How accurate is Fitbit sleep data?

Sleep is important. The easiest way to see its value is to deprive yourself of it and to watch your skills and cognitive abilities erode. If I figured out how to sleep better, would I be able to supercharge my abilities to do anything? How could you measure it?

With the FitBit Alta you get some cool sleep data, specifically how much time you were Awake, REM, Light and Deep sleep. According to FitBit, it “your device tracks the beat-to-beat changes in your heart rate, known as heart rate variability (HRV), which fluctuate as you transition between light sleep, deep sleep, and REM sleep stages”. But…how accurate is it?

To find out I went to a sleep doctor and when he had me get a sleep study, I wore both my FitBit and my wife’s FitBit (on the other wrist). Here’s what it looked like:

While the exact phases were not a direct match, the total amounts in the various phases were pretty close. Here’s the output of the sleep study from REM Diagnostics:

Page 1:

How accurate are FitBits?

Page 2:

I tested my FitBit vs an official sleep study

Page 3:

FitBit's sleep tracking is pretty accurate when I compared it to the results from my Sleep Study at REM Diagnostics

Page 4 (from Day 2):

Sleep study results to test for narcolepsy, multiple sleep latency test

Comparing my Sleep Study data to the data from both FitBits:

Minutes in each stage Average FitBit user My FitBit average My FitBit median Sleep Study FitBit 1 FitBit 2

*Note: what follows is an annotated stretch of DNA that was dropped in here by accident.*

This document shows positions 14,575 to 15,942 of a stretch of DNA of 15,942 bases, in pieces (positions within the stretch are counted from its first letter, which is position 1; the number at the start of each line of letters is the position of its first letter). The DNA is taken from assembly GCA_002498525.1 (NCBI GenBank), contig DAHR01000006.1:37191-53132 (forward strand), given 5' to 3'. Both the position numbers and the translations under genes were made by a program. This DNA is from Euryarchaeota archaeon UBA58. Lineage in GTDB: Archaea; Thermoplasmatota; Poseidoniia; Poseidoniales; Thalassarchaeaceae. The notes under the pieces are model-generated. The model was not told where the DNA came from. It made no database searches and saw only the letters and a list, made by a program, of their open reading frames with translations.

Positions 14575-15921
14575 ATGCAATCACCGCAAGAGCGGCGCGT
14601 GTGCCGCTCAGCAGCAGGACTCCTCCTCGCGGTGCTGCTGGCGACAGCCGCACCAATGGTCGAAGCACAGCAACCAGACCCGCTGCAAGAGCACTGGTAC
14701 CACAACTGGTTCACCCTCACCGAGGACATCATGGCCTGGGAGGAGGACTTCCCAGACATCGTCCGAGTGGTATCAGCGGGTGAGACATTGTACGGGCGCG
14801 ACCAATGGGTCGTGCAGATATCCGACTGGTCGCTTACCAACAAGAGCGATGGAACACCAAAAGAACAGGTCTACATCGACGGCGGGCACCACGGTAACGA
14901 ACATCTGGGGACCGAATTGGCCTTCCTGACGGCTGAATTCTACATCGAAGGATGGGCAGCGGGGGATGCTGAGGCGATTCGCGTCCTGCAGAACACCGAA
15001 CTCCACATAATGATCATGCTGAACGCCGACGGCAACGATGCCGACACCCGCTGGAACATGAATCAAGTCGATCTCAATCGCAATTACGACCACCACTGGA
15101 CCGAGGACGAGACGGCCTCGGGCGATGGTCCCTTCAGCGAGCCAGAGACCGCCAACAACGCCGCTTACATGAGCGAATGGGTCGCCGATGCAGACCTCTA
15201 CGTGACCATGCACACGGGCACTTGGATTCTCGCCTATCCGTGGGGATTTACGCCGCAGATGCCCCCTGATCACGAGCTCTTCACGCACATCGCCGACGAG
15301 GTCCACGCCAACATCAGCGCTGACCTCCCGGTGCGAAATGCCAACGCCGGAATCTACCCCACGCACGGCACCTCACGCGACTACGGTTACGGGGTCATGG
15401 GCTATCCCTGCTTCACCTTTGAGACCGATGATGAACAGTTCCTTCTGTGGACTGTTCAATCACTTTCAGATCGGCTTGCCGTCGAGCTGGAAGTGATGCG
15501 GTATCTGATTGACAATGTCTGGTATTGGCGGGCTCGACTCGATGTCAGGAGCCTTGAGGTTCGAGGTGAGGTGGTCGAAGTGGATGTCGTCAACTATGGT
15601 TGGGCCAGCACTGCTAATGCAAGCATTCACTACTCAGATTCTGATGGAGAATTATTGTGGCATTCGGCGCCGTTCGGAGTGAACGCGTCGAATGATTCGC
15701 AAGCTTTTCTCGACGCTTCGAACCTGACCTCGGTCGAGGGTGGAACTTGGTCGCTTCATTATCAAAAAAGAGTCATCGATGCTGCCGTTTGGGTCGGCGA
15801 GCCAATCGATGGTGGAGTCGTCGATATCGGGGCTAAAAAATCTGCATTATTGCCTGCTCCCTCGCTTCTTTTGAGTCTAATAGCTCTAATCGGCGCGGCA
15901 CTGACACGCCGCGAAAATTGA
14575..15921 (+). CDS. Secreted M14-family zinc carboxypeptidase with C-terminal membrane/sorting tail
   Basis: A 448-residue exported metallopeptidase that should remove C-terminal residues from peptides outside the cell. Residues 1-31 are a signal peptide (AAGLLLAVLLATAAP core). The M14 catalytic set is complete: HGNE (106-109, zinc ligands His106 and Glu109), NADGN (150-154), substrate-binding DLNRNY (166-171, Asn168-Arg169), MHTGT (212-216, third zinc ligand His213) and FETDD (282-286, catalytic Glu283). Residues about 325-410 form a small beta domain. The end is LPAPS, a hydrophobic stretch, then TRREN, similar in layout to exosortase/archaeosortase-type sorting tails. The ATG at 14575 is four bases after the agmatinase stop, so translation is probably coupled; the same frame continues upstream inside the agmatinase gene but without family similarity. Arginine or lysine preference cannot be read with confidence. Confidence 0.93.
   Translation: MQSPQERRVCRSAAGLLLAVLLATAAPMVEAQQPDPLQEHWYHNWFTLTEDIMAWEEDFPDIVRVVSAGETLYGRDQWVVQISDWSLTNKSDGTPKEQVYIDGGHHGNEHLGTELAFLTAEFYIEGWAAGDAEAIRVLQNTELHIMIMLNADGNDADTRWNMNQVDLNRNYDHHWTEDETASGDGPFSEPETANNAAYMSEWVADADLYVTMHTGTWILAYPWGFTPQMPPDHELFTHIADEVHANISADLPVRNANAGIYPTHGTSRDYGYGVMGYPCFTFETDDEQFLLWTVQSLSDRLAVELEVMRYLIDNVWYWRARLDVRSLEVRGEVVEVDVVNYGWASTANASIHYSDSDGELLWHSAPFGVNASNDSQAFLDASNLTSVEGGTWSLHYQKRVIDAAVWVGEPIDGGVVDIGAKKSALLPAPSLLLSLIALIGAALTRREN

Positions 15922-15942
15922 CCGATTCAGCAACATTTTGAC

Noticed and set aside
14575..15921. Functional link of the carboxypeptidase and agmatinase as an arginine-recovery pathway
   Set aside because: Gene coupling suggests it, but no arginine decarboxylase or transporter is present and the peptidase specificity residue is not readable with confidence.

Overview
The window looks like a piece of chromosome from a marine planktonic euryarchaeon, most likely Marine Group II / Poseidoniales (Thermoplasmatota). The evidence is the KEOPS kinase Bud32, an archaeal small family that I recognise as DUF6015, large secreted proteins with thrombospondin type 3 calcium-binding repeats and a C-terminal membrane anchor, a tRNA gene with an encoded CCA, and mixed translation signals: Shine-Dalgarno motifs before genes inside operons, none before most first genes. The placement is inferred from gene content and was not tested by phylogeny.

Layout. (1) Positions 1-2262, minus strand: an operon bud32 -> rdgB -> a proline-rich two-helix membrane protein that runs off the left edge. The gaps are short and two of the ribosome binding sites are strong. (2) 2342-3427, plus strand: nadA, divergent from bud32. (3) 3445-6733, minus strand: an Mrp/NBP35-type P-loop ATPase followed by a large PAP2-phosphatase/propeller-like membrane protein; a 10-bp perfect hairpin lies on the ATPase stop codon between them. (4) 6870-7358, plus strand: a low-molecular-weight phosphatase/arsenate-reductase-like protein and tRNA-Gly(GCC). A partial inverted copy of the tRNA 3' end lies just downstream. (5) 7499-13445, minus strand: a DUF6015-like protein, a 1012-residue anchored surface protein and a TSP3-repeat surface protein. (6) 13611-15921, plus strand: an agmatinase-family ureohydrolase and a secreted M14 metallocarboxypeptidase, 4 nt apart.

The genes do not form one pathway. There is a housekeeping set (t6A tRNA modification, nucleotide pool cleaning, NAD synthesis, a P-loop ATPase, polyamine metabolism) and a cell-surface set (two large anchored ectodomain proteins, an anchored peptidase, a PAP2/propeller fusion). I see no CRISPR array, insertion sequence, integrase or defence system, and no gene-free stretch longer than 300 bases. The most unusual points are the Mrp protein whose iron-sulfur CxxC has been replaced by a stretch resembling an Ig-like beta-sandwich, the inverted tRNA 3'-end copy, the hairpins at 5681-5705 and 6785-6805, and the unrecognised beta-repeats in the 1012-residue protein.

Awake 48 69 70 9 54 46
REM 95 78 79 66 81 91
Light (N1 + N2) 232 319 323 302 280 282
Deep (N3) 73 49 50 51 18 20
REM + Deep 168 127 129 117 99 111
Total 400 446 452 419 379 393
Awake % 12.0% 15.6% 15.4% 2.1% 14.2% 11.7%
REM % 23.9% 17.4% 17.6% 15.8% 21.4% 23.2%
Light (N1 + N2) % 58.0% 71.6% 71.4% 72.1% 73.9% 71.8%
Deep (N3) % 18.2% 11.0% 11.0% 12.2% 4.7% 5.1%
REM + Deep % 42.0% 28.4% 28.6% 27.9% 26.1% 28.2%

In short, the Fitbits were pretty consistent in their readings but not perfect. They were very accurate looking at Light (N1+N2) and if you combine REM and Deep (N3) relative to the polysomnography report. That said if you do not combine REM and Deep (N3) then the Fitbit sleep figures were not empirically accurate. I also do not get as much REM and Deep (N3) as the average Fitbit user.

In terms of improving my sleep, Arianna Huffinton’s sleep book The Sleep Revolution was interesting but really only addressed why sleep is important and didn’t offer much in terms of how to sleep better. Shawn Stevenson’s book Sleep Smarter was probably the best sleep audiobook I’ve found so far and was pretty actionable. Matthew Walker’s book, Why We Sleep was also really interesting, but pretty grim since most of us are doing serious damage to ourselves by not sleeping enough.


  1. Nick Pullano

    Go get more sleep, you likely would benefit from it.

  2. Manlio

    well done. Data match with what I realized with my Charge 2.


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